Hollywood surely loves patting itself on the back with big glamorous award shows, but the real reason the industry puts so much emphasis on the Academy Awards is that studios stand to make a lot of money off of a big win. A film that wins Best Picture immediately has the attention of the entire world, and because it will be the movie that everyone is talking about, that means that people will clamor and pay top dollar to see it (after last night's big win I can assure you that Blu-ray and DVD sales of Argo do quite nicely). Because so much is at stake, studios will make bold moves to make sure that their film gets noticed. For example, Harvey Weinstein actually hired President Obama's 2012 deputy campaign manager to run the Oscar race for Silver Linings Playbook.
Now that the season is finally at an end, Vulture has posted a story revealing that Stephanie Cutter was actually hired by the Weinstein Company as the film rolled toward Oscar night. According to the report, the studio was worried that their film didn't have the same kind of cultural resonance as fellow Best Picture nominees Zero Dark Thirty and Lincoln, and wanted Cutter to send the message that the movie was an "especially politically significant film that was shaping the national conversation about mental health triggered in part by the shootings in Newtown, Connecticut." They were even able to reach top levels of government with the campaign, the article noting that Vice President Joe Biden met with Bradley Cooper and director David O. Russell to discuss "chat about mental-health reform."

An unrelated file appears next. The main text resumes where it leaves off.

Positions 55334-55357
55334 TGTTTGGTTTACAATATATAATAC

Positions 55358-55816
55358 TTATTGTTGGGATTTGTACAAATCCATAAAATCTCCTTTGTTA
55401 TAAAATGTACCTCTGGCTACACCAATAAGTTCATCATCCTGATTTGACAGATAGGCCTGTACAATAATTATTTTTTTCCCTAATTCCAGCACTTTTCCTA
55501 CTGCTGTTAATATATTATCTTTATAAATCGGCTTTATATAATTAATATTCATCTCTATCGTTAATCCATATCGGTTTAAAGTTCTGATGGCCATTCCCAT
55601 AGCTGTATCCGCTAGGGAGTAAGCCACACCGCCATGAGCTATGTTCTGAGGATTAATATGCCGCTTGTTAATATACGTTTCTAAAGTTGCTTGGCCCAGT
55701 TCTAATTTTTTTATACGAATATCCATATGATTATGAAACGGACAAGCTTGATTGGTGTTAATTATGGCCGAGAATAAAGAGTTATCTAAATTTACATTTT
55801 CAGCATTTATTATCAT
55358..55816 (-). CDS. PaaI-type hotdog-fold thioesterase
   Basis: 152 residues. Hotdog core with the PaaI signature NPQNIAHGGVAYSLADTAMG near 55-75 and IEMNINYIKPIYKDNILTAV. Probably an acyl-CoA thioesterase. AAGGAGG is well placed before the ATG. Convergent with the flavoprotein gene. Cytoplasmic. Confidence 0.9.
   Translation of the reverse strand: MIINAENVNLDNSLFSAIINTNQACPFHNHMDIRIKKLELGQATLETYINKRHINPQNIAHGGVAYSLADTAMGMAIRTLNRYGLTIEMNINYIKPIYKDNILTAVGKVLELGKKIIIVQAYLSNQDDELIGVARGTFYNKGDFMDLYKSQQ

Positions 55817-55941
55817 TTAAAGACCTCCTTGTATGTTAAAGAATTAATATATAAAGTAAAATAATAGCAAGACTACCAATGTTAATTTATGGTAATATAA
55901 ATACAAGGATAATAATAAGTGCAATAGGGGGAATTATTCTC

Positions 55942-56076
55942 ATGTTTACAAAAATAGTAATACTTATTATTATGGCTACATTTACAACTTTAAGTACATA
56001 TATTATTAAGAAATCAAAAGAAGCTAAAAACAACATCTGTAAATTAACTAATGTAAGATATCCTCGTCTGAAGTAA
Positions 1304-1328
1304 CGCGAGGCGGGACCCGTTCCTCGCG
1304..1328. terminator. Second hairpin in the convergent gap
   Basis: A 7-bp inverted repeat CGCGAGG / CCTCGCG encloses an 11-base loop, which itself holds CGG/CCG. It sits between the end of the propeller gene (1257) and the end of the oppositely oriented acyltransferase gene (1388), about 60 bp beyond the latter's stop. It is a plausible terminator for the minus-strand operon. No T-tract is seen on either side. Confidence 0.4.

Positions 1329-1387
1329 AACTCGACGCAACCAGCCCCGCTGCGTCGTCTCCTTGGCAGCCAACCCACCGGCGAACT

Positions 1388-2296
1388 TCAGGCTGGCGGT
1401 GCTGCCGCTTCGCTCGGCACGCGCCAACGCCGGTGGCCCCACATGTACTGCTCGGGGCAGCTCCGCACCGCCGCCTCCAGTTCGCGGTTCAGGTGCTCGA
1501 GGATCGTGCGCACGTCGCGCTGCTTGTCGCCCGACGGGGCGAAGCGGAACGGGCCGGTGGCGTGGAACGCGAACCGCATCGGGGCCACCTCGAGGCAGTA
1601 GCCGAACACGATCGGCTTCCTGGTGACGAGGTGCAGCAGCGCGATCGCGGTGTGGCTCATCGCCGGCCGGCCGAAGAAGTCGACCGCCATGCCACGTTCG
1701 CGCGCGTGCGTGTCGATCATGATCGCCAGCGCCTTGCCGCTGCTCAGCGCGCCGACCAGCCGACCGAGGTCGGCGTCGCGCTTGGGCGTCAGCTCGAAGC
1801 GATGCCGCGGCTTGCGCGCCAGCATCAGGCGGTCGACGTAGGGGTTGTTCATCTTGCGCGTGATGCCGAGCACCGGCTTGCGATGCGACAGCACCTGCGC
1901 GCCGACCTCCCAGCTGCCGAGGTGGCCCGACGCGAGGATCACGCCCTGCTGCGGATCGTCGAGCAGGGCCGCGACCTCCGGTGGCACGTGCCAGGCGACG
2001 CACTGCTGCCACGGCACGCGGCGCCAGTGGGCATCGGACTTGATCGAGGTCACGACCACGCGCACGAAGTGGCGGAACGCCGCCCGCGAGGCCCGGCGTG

Evidence of the deputy campaign manager's support for the movie can actually be found on her personal Twitter page as well, which in recent weeks has featured messages like, "We're a little over a week away from Oscars. Check out the making of Silver Linings Playbook. Love this movie." The site sent an email inquiry to Cutter that was not returned yesterday and Weinstein declined to comment. They did, however, recieve an official statement from a studio spokesperson, who said,
It's hard to say if any of the campaigning really paid off. The film didn't end up winning Best Picture, Best Director or Best Adapted Screenplay, and of its four acting nominations only Jennifer Lawrence took home the prize.
NJ native who calls LA home; lives in a Dreamatorium. A decade-plus CinemaBlend veteran; endlessly enthusiastic about the career he’s dreamt of since seventh grade.
Your Daily Blend of Entertainment News
Thank you for signing up to CinemaBlend. You will receive a verification email shortly.
There was a problem. Please refresh the page and try again.